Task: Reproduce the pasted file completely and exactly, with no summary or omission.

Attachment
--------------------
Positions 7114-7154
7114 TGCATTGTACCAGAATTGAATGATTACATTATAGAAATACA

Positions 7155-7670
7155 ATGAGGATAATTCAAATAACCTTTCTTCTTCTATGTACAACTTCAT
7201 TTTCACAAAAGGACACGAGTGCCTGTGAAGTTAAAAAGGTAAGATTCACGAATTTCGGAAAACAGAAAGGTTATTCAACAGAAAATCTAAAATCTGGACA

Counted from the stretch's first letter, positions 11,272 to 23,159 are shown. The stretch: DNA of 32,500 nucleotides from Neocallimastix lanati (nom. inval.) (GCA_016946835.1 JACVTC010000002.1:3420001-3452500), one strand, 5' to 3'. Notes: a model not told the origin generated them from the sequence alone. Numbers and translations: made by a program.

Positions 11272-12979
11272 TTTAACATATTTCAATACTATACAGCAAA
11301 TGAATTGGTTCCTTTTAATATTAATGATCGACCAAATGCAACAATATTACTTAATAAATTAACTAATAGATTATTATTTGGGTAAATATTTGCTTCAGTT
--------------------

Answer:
Positions 7114-7154
7114 TGCATTGTACCAGAATTGAATGATTACATTATAGAAATACA

Positions 7155-7670
7155 ATGAGGATAATTCAAATAACCTTTCTTCTTCTATGTACAACTTCAT
7201 TTTCACAAAAGGACACGAGTGCCTGTGAAGTTAAAAAGGTAAGATTCACGAATTTCGGAAAACAGAAAGGTTATTCAACAGAAAATCTAAAATCTGGACA

Counted from the stretch's first letter, positions 11,272 to 23,159 are shown. The stretch: DNA of 32,500 nucleotides from Neocallimastix lanati (nom. inval.) (GCA_016946835.1 JACVTC010000002.1:3420001-3452500), one strand, 5' to 3'. Notes: a model not told the origin generated them from the sequence alone. Numbers and translations: made by a program.

Positions 11272-12979
11272 TTTAACATATTTCAATACTATACAGCAAA
11301 TGAATTGGTTCCTTTTAATATTAATGATCGACCAAATGCAACAATATTACTTAATAAATTAACTAATAGATTATTATTTGGGTAAATATTTGCTTCAGTT